During a Communications and Technology Subcommittee Hearing on Wednesday, House Republicans pushed for a resolution to eliminate ‘net neutrality’ rules recently adopted by the Federal Communications Commission (FCC).
The committee passed the resolution, with all 15 Republicans voting to repeal the rules and all 9 Democrats voting against it.
The ‘net neutrality’ regulations, approved by the FCC in December 2010, require internet service providers (ISPs) to allow their customers to have access all legal online content, applications and services over their wired networks and prohibit unreasonable network discrimination.
The new rules are meant to “preserve and promote the open and interconnected nature of the public Internet” but Republican critics have said the regulations amount to a “government takeover of the Internet.”
“Today we have a hearing and markup on network neutrality and H. J. Res. 37, the resolution of disapproval I introduced to stop the FCC from regulating the Internet,” Rep. Greg Walden (R-OR) explained. “There is no crisis warranting the FCC’s deviation from our historical hands-off approach. Rather than show an actual problem, the FCC relies on speculation of future harm.”
Because Rep. Walden introduced the resolution under the Congressional Review Act, it only requires a simply majority in each chamber of Congress to pass and cannot be filibustered. In addition, the resolution cannot be amended.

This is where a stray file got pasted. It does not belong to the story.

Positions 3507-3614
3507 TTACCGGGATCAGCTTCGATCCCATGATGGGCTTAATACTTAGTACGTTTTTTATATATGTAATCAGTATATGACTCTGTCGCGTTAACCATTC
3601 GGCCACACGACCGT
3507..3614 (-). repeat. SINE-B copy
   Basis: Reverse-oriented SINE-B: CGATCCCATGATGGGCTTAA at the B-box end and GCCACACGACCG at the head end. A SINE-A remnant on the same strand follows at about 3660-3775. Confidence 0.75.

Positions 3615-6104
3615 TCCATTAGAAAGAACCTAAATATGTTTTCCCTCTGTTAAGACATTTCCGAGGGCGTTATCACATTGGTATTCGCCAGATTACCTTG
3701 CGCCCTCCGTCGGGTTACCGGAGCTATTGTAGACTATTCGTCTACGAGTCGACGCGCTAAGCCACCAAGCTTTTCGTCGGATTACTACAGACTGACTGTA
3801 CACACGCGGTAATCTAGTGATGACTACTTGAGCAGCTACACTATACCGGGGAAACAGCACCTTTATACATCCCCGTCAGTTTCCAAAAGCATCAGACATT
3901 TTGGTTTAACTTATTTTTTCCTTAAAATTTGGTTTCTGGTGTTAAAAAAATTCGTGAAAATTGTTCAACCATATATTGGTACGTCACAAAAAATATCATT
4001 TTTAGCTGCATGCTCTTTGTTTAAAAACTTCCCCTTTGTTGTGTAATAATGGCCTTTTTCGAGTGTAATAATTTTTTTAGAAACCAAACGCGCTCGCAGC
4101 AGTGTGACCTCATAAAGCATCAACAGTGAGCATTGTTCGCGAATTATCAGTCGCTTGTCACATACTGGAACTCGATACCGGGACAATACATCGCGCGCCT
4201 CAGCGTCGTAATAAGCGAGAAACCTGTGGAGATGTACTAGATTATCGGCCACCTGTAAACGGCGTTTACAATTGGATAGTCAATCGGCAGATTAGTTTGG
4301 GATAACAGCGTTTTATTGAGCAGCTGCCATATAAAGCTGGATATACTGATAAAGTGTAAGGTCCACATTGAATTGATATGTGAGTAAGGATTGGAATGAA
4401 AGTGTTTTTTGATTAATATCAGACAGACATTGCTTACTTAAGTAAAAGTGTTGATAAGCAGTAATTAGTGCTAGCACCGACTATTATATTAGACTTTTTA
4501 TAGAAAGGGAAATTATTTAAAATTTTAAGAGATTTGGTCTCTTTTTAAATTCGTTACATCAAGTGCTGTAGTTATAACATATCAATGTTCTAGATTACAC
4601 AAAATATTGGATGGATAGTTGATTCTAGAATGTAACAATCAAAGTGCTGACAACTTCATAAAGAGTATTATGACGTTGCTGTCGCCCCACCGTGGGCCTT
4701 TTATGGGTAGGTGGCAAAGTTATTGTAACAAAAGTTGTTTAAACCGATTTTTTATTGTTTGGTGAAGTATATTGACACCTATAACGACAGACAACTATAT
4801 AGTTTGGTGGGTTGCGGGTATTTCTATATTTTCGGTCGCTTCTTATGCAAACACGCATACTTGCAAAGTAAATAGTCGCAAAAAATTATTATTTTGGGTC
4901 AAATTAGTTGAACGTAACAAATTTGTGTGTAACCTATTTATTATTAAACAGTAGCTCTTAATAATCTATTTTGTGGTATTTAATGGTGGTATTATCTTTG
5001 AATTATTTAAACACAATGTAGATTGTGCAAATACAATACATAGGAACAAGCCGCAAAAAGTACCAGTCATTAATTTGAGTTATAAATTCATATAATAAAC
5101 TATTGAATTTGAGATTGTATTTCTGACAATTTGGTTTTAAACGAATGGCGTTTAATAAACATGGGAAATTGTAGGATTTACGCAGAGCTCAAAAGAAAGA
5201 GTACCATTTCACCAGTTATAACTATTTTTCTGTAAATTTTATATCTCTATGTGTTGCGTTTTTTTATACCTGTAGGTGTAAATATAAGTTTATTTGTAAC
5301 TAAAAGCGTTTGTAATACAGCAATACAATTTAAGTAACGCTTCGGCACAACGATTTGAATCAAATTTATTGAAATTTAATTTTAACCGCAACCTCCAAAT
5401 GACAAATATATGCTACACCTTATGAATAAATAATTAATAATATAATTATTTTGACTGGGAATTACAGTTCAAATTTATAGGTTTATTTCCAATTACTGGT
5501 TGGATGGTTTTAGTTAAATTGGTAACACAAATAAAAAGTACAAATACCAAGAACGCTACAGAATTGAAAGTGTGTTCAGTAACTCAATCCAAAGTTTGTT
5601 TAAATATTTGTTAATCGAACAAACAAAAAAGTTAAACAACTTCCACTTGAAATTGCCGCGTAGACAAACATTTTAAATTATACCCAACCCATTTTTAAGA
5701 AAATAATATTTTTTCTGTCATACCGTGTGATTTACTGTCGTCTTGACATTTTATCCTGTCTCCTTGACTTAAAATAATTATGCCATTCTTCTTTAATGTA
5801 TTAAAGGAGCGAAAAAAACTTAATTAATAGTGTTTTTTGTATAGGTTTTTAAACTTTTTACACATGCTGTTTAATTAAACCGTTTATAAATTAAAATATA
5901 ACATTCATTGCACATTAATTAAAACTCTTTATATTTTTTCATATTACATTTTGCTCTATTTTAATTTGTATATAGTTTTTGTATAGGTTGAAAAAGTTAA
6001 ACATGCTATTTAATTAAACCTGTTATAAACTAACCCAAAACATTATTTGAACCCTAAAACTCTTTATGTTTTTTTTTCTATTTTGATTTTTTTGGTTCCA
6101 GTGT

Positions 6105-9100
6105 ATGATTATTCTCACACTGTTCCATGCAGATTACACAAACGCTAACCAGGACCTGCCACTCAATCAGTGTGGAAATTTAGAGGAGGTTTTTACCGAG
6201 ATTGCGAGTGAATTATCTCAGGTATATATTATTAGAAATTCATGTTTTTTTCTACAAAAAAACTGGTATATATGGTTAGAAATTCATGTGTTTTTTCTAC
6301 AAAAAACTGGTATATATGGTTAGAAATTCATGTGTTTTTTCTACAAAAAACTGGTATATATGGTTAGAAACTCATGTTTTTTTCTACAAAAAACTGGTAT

“There is no crisis warranting intervention,” House Energy and Commerce Chairman Fred Upton (R-MI) said in his opening statement. “The Internet is open and thriving precisely because we have refrained from regulating it.
“Imposing these rules will cause more harm than good by chilling the very investment and innovation we need to ensure the Internet keeps pace with the growing demands being placed on it,” he added.
In contrast to Republican critics, Free Press Research Director S. Derek Turner claimed the ‘net neutrality’ regulations did not go far enough to protect consumers.
“Members of this body may be uncomfortable with the precise contours of the FCC’s rules,” Turner said in his testimony to the committee. “Free Press, too, ultimately opposed the FCC’s final order because we felt that it failed to adequately preserve and protect the open Internet.”
“But the passage of this Resolution of Disapproval will leave consumers completely unprotecte,” he continued. “It will remove the FCC’s current weak, industry-blessed rules and prevent the FCC from addressing the most blatant forms of discrimination and anti-competitive activities at any point in the future.”
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